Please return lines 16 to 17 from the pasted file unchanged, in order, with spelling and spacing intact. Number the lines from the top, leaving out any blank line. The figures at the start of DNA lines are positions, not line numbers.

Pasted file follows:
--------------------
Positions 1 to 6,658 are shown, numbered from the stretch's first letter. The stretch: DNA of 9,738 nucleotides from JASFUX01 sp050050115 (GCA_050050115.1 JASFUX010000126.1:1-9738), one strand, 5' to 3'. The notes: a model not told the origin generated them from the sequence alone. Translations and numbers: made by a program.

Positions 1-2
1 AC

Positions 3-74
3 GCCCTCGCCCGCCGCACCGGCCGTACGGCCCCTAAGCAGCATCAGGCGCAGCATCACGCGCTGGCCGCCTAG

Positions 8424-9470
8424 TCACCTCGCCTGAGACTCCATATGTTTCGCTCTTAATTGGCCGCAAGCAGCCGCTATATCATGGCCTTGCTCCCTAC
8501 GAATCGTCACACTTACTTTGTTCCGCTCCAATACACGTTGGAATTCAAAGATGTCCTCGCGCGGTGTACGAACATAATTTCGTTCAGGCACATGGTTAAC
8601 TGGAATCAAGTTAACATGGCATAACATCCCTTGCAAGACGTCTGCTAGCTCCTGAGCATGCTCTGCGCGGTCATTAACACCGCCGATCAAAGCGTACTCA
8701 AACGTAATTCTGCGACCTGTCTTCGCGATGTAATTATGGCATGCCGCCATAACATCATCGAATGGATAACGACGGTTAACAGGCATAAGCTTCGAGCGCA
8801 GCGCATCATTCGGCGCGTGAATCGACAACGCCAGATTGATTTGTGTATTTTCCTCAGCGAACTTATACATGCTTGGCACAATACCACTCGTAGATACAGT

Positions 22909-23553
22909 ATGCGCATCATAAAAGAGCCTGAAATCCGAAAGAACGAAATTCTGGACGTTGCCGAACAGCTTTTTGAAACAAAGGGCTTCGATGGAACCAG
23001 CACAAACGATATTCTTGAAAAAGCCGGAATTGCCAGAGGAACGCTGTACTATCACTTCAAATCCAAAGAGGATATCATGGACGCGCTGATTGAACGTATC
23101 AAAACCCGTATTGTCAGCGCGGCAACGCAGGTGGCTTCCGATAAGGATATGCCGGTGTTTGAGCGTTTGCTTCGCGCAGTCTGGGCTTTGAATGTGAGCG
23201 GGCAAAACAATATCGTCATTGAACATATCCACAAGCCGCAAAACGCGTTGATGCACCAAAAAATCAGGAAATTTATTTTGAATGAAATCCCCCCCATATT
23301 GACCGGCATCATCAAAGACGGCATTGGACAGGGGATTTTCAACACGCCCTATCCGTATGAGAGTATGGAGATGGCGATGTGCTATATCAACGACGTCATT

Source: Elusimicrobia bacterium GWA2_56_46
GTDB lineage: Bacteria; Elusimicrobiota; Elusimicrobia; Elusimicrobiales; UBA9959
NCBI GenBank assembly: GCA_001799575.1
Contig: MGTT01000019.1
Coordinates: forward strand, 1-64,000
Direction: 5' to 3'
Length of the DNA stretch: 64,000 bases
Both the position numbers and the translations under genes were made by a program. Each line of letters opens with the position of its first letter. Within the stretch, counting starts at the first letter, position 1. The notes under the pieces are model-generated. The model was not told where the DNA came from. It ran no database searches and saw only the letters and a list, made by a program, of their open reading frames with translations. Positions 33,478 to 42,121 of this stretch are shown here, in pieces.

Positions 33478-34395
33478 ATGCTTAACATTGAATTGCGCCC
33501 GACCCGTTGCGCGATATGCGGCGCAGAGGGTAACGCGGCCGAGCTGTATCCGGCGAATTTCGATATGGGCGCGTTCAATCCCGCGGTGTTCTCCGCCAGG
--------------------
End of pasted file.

23201 GGCAAAACAATATCGTCATTGAACATATCCACAAGCCGCAAAACGCGTTGATGCACCAAAAAATCAGGAAATTTATTTTGAATGAAATCCCCCCCATATT
23301 GACCGGCATCATCAAAGACGGCATTGGACAGGGGATTTTCAACACGCCCTATCCGTATGAGAGTATGGAGATGGCGATGTGCTATATCAACGACGTCATT